The number of inhabitants of the town increased from 450(1277) to 655(1477) and 1,718(1532) till reaching 2590 in 1,561 and averaged 1,500 in succeeding centuries. In 1656, a plague struck hundreds of masses to die and reduced the count of the population.

By 1799, there was an urge to modify the feudal system. Innocenzo De Cesare, a student at Naples, returned and gave way to an independent municipality. This measure led the town to fall under the rule of the Italian King, followed by a period of French occupation. By 1815, the town grew large enough and divided into two districts:

  • Torrevecchia is the uppermost area adjacent to the castle and tower.
  • Quartiere Della Chiesa Madre is the area neighbouring to San Nicolas Church.
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Vegetation less mounds below_©www.atlasobscura.com/places/craco-matera

The unification of Italy has led to the growth of Brigands in the area. Their plaguing continued until the mid-1860s. The end of civil conflict led to great difficulty both geologically and environmentally.

During the mid-twentieth century, recurring earthquakes began to shake the liability of the town. Between 1959 and 72, portions of the village were severely damaged and declared uninhabitable by a series of landslides.

The geological threat to the town was recognised beforehand by scientists in 1910. The critical location of Craco on a hill made of Pliocene sand has left it overhanging with the clays and ravines which has led to progressive incisions.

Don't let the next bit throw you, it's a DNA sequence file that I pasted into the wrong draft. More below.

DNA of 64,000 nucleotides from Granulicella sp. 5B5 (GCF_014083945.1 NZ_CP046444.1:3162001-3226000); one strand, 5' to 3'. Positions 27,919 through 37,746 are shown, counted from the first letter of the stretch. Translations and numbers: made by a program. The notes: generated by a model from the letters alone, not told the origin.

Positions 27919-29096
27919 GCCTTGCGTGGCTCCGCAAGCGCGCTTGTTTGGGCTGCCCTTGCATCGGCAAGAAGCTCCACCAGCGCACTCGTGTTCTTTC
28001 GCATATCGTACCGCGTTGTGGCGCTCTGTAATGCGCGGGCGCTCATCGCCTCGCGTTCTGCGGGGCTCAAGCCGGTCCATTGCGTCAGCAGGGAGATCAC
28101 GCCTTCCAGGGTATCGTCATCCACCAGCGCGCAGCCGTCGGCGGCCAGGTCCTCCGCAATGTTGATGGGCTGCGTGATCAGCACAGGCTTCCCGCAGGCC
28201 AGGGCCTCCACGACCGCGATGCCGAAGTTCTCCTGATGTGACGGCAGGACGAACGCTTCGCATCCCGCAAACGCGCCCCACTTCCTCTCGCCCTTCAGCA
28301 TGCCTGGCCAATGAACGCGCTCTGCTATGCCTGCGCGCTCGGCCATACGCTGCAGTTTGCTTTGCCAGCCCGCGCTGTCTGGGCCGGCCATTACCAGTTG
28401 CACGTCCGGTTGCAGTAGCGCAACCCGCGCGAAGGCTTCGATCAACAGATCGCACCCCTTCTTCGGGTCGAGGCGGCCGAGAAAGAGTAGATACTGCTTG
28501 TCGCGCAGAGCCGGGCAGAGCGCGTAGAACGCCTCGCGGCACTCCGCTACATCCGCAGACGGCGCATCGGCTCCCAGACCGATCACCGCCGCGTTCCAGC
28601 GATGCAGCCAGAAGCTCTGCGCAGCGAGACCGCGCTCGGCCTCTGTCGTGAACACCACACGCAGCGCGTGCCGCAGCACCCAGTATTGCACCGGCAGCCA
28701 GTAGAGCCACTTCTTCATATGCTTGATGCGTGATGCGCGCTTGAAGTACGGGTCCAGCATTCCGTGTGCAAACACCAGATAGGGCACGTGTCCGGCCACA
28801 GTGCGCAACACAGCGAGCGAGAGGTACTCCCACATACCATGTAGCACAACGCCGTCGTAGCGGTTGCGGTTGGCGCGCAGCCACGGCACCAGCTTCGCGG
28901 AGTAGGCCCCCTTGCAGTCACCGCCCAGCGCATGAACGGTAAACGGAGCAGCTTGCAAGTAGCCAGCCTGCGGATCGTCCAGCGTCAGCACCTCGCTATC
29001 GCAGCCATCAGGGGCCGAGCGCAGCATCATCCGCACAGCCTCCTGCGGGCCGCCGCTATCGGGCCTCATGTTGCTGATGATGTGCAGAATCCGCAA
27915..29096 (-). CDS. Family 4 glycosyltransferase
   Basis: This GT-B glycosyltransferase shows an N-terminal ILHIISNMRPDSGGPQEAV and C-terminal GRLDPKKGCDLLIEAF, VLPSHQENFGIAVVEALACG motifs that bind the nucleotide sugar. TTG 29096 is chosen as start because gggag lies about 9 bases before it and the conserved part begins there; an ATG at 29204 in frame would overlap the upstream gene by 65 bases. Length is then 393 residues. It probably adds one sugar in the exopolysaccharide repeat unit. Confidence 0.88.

Now, Craco is uninhabited. In 1963, the 1,800 inhabitants were moved to a valley at closer proximity called as Craco Peschiera. That population is now reduced to below 800 inhabitants.

The Churches

Churches are pivotal to the history of the town, originating from monks. Some of the remarkable buildings include the church of the Observant Friars Minor and is dedicated to St. Peter which dates back to the 17th century, plus has now been partially restored and used as a conference centre. The church of Santa Maria Della Stella is a small chapel built on the hillside and is an active part associated with paying reverence to the Virgin Mary. The statue of the Virgin and Child was miraculously found in a body of water by a shepherd. The statue of the Virgin is still present there, despite the original infant being stolen and replaced.

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The Piazza di Largo Vittorio Emanule II, circa 1962_©cracosociety.net/Basilicata.php

Adding to a small new church in Sant’ angelo is the only remaining section on the hilltop which is still inhabited. It has the religious relics of the preserved body of St. Vincenzo who is the patron saint of the town. 

San Vincenzo was a soldier in the army of General Massimiliano, Thebes Legion and  in 286 CE who was martyrized because he denied to renounce Christianity and worship Emperor Marco Aurelio. In 1769, his relic was brought to the town  and also placed at the new little church, after the old town had collapsed.

A story is told of another town, Pisticci, claiming the relic should be in their town and a gaggle from there tried to acquire the relic.It was too heavy for them to carry it very far. Furthermore, it was abandoned on the roadside and identified by the people of Craco and returned it to the town.

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The War Memorial in Craco Vecchio, circa 1960_©cracosociety.net/Basilicata.php